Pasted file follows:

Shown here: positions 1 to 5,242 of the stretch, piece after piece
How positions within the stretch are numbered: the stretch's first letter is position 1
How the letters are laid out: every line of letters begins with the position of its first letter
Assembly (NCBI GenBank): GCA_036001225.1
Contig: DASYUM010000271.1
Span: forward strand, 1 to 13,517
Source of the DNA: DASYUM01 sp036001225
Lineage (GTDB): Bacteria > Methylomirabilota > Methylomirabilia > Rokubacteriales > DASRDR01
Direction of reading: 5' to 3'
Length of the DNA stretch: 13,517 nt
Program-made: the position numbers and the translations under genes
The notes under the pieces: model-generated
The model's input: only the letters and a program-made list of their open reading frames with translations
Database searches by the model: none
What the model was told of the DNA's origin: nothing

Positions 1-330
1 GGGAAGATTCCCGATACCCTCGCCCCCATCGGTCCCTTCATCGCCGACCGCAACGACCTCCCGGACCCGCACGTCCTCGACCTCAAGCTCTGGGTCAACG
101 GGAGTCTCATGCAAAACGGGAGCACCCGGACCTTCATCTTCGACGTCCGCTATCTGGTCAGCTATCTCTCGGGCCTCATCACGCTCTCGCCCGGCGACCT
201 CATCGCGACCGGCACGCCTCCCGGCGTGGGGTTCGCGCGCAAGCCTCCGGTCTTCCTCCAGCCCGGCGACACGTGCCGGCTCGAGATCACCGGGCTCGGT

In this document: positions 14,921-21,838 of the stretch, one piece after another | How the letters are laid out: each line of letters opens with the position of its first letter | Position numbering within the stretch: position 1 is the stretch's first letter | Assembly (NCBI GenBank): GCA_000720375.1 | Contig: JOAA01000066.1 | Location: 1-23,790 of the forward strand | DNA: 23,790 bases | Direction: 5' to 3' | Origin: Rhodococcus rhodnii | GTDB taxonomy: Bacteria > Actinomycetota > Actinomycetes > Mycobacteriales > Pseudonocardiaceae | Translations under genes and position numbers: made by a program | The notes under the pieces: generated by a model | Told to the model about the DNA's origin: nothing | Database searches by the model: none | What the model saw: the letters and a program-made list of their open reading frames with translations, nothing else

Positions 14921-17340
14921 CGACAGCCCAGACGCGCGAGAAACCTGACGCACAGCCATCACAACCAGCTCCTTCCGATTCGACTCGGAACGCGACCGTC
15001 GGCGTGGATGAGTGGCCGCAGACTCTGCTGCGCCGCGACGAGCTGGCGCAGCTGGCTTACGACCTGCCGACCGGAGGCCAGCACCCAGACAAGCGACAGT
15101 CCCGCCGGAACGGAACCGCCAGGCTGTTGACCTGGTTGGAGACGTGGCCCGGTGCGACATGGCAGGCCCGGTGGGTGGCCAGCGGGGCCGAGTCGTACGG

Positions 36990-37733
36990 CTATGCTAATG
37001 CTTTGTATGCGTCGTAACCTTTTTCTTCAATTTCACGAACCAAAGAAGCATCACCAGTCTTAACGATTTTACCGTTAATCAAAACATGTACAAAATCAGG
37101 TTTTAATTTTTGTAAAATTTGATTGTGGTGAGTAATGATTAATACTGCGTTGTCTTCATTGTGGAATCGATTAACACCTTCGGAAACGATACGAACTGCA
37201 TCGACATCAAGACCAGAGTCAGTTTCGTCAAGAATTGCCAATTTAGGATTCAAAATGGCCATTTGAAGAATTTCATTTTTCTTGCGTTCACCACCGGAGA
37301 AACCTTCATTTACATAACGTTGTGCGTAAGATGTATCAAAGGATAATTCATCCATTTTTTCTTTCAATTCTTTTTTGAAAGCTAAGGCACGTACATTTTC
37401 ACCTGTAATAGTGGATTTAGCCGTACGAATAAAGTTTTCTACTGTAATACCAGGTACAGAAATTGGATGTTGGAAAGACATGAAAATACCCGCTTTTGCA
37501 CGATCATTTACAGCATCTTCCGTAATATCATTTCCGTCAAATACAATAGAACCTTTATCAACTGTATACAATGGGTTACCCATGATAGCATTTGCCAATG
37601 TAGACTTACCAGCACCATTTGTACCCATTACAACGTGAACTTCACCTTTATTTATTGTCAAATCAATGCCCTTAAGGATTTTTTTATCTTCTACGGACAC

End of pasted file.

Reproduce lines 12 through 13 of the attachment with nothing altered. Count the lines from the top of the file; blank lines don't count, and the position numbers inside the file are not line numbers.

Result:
The notes under the pieces: model-generated
The model's input: only the letters and a program-made list of their open reading frames with translations